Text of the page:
The U.S. Court of Appeals for the Ninth Circuit recently held in Prager University v. Google that YouTube is not a government actor bound by First Amendment limits simply because it hosts a forum for public speech. Rather, as EFF argued in an amicus brief, YouTube is a private entity whose editorial decisions cannot be challenged under the First Amendment, because YouTube itself has First Amendment rights to manage its platform as it sees fit.
Prager University (“PragerU”) is not an actual university, but rather is an educational and media nonprofit with a conservative and Judeo-Christian perspective. It operates a YouTube channel where it posts videos about various social and political issues. It objected to YouTube tagging some of its videos as “mature content” appropriate for Restricted Mode, meaning that users who had enabled Restricted Mode could not see the videos.
PragerU sued Google/YouTube, arguing that these content moderation decisions violated the First Amendment. For that to be possible, YouTube would have to be considered a government actor, since the First Amendment only prohibits abridgements of speech by the government—not by private entities.
So PragerU argued that YouTube should be considered a government actor because it performs a “traditional and exclusive” governmental function by providing a ubiquitous forum for the public to speak out, essentially a digital public square; regulates user speech in that forum; and markets itself as a forum open to the public.
The Ninth Circuit rejected PragerU’s arguments, straight-forwardly applying recent Supreme Court precedent.
Just last year, in a case involving whether a privately owned public access television station is bound by the First Amendment, the Supreme Court held that “merely hosting speech by others is not a traditional, exclusive public function and does not alone transform private entities into state actors subject to First Amendment constraints.” EFF also filed an amicus brief in that case, called Manhattan Community Access Corp. v. Halleck.
Citing Halleck, the Ninth Circuit held that “YouTube may be a paradigmatic public square on the Internet, but it is not transformed into a state actor solely by providing a forum for speech.” The court explained, “The relevant function performed by YouTube—hosting speech on a private platform—is hardly an activity that only governmental entities have traditionally performed.” The court further held, “YouTube does not perform a public function by inviting public discourse on its property.” In short, “digital Internet platforms that open their property to user-generated content do not become state actors.”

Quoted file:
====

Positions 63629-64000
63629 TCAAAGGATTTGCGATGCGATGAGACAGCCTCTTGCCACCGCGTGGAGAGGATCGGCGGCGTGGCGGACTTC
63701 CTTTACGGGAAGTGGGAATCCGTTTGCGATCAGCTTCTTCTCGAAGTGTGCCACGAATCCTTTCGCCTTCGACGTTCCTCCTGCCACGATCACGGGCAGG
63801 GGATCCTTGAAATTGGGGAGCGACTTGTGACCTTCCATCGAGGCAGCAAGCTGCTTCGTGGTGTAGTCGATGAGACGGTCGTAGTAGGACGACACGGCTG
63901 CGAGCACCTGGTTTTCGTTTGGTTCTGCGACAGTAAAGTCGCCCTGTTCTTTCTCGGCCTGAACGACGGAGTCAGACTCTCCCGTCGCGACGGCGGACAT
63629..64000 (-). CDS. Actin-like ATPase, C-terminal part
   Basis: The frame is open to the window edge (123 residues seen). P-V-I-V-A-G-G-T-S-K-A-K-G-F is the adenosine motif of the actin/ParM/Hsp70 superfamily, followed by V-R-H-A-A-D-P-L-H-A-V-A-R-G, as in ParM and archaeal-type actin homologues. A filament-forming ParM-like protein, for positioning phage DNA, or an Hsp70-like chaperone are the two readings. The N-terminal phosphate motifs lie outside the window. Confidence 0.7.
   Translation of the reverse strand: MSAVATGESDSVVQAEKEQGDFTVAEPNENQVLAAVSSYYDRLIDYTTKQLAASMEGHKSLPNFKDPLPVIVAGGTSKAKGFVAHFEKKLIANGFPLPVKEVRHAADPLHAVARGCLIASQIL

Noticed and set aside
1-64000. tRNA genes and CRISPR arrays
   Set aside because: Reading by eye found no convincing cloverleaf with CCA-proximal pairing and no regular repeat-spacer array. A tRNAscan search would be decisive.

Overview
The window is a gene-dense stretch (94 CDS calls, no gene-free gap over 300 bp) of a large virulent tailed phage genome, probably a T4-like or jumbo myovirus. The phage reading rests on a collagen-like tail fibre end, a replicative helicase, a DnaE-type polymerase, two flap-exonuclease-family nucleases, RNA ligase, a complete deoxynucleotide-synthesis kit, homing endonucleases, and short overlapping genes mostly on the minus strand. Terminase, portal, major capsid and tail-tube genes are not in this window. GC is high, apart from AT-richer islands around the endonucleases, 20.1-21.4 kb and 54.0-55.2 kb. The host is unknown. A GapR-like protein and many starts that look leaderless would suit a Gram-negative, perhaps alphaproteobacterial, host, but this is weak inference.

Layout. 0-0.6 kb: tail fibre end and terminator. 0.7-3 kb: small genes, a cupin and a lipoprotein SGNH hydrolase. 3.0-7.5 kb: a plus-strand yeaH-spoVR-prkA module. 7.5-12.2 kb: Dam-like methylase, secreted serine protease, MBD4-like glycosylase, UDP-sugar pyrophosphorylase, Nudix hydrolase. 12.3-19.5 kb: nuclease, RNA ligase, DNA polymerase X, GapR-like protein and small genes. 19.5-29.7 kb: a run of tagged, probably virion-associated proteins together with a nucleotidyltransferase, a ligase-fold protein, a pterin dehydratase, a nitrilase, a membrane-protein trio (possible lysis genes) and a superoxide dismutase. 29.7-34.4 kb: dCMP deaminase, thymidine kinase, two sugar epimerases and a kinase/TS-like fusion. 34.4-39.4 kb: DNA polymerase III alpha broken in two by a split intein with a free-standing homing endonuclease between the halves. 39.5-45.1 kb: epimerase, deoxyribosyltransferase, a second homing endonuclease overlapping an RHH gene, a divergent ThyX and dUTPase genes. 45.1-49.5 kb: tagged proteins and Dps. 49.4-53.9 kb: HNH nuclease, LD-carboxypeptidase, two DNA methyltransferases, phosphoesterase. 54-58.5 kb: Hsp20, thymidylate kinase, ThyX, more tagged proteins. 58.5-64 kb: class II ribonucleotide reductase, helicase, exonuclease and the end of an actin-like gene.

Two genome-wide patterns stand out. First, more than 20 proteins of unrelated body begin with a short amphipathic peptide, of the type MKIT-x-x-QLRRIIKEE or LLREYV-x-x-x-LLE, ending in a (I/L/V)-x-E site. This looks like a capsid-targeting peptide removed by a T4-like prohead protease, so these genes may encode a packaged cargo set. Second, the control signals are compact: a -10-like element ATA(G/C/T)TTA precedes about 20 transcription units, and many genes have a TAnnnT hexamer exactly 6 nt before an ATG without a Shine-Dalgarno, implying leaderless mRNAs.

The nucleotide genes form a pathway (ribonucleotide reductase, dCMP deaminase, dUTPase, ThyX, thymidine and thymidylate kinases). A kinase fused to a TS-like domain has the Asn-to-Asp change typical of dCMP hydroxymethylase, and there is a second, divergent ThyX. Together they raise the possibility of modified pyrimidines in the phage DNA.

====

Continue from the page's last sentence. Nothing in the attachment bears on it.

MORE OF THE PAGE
Thus, the Ninth Circuit affirmed the dismissal of Prager’s First Amendment claim against Google/YouTube.
In our amicus brief, we urged this result and argued that this is, on balance, better for Internet users. If platforms were bound by the First Amendment, their ability to remove or reject user content would be severely limited, even if doing so would best serve their users. As we wrote in our brief:
Such platforms, while generally promoting diverse content and views, would not be able to remove, for example, non-obscene nudity; non-threatening violent content; false but non-harmful or non-defamatory content; or any content that is contrary to the platform host’s or its community’s values, but is nevertheless protected by the First Amendment.
We also acknowledged the problems with online platforms’ voluntary content moderation policies and practices, pursuant to their own terms of service or community standards, but we argued that the answer to bad content moderation isn’t to effectively prohibit any content moderation.
Rather, we argued that online platform that host user-generated content should voluntarily adopt content moderation frameworks that are consistent with human rights—modeled after the Santa Clara Principles—with clear takedown rules, fair and transparent removal processes, and mechanisms for users to appeal takedown decisions.